I like the way that these episodes call back to the first arc. It's been a while, but those characters resonated with me, even if I needed to take some time to dive through the wiki to keep everyone straight. The bowl-cut kid was Shirou Tanaka, one of the boyfriends to Naoko, the girl who looked out for Echoes during the first arc and was killed for it. She's likely the girl he mentions as his date and seems to dismiss as probably being dead. His lack of concern, like the life of this girl he claimed to be in a relationship with doesn't matter to him, is obviously concerning, making me wonder what's going on with him. The death of the first person you have feelings for is the sort of thing that can deeply traumatize a young person. But Shirou acts like it's just a funny story from his past. He was only around the edges of the first story, so I suspect we'll hear more about him and his connection to his hacker friend Kentarou Habara as this story goes on.

Of course, the real central mystery is the one involving Teratsuki. He's reported to be dead, which would make sense given the fact that Scarecrow and Mo Murder targeted him during our origin story in the previous arc—though I can't remember if his death was ever explicitly confirmed. But if the greeting in front of the Moon Temple with the young boy was happening in the present day, he's also alive as a synthetic human. Maybe that was a flashback, or maybe the dead man was replaced with an artificial human bearing his name and face. I'm inclined to go with the former, since he clearly had deep ties to the Towa Organization beforehand—with Scarecrow and Pigeon discussing whatever he was doing in his own business, MCE Corporation, as some sort of betrayal. I suppose the Towa Organization will be part of the connecting thread of all these arcs, always there to torment us—along with the more positive aspect of Boogiepop's presence and other heroic characters like Nagi and Suema.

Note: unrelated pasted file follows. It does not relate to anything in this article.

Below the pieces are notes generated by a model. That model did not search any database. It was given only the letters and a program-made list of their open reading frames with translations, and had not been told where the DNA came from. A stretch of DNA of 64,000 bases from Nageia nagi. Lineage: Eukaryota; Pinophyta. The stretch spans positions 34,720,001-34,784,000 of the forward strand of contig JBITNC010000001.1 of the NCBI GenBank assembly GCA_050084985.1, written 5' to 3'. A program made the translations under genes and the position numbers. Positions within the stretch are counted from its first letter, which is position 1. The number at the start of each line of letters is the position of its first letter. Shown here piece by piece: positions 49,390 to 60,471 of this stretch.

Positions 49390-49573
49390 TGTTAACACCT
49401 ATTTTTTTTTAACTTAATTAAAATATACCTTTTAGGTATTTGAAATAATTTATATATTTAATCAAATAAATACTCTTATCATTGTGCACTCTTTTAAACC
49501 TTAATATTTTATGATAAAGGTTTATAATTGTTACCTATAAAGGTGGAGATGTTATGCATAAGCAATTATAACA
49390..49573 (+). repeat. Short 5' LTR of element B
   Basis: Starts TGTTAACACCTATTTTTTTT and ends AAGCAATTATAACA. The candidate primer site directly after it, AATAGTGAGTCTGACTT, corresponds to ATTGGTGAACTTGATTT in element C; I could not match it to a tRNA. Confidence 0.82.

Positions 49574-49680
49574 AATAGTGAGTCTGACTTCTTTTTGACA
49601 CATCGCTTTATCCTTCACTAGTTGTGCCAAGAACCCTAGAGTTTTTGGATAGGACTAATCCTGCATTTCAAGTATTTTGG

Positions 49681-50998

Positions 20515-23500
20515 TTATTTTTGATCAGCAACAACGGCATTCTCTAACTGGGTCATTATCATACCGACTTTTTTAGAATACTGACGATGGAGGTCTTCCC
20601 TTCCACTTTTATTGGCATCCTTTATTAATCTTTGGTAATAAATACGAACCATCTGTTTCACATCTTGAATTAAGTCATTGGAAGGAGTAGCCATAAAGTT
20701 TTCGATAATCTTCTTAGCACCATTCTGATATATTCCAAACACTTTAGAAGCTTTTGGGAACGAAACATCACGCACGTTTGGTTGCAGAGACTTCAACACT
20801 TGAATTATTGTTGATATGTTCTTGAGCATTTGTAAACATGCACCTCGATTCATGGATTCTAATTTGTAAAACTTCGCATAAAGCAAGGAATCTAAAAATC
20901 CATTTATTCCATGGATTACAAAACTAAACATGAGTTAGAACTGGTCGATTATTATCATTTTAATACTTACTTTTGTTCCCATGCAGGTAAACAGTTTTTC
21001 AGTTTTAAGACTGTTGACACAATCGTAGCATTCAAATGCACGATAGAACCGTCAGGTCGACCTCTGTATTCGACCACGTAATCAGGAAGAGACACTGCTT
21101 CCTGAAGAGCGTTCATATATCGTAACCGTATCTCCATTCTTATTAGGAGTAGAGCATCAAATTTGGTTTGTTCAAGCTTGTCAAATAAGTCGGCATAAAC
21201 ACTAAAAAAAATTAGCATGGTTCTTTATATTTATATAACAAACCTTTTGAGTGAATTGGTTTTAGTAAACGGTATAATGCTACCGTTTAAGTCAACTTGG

As with the two first episodes in the last arc, the way that earlier episodes cohere with connective tissue later generally works for this series. The first two arcs felt unrelated other than the recurring presence of a few characters. As we go through later arcs, jumping through time and fleshing out characters like Nagi, we finally see those threads connect. It would be cool even if Boogiepop and Others was a collection of disconnected stories involving the titular shinigami, but I like getting different pieces of one big story about this same group of troubled kids. I can't wait to learn more about the first-arc students we haven't seen in a while. Boogiepop and Others is written like a jigsaw puzzle; you might not always know where all the pieces fit at first, but as it goes on, more of them start clicking into place. It's a neat way to write a supernatural mystery like this, keeping the viewers guessing about everything until suddenly we are not.

And isn't it cool that the King of Distortion attacks with the sounds of literal distorted guitars? I wonder how that will "harmonize"—or not—with Boogiepop's love of Wagner. Even if this new villain is a pushy creep, he promises to be an interesting one.

Rating: A-

Boogiepop and Others is currently streaming on Crunchyroll.

Rose is a Ph.D. student in musicology, who recently released a book about the music of Cowboy Bebop. You can also follow her on Twitter.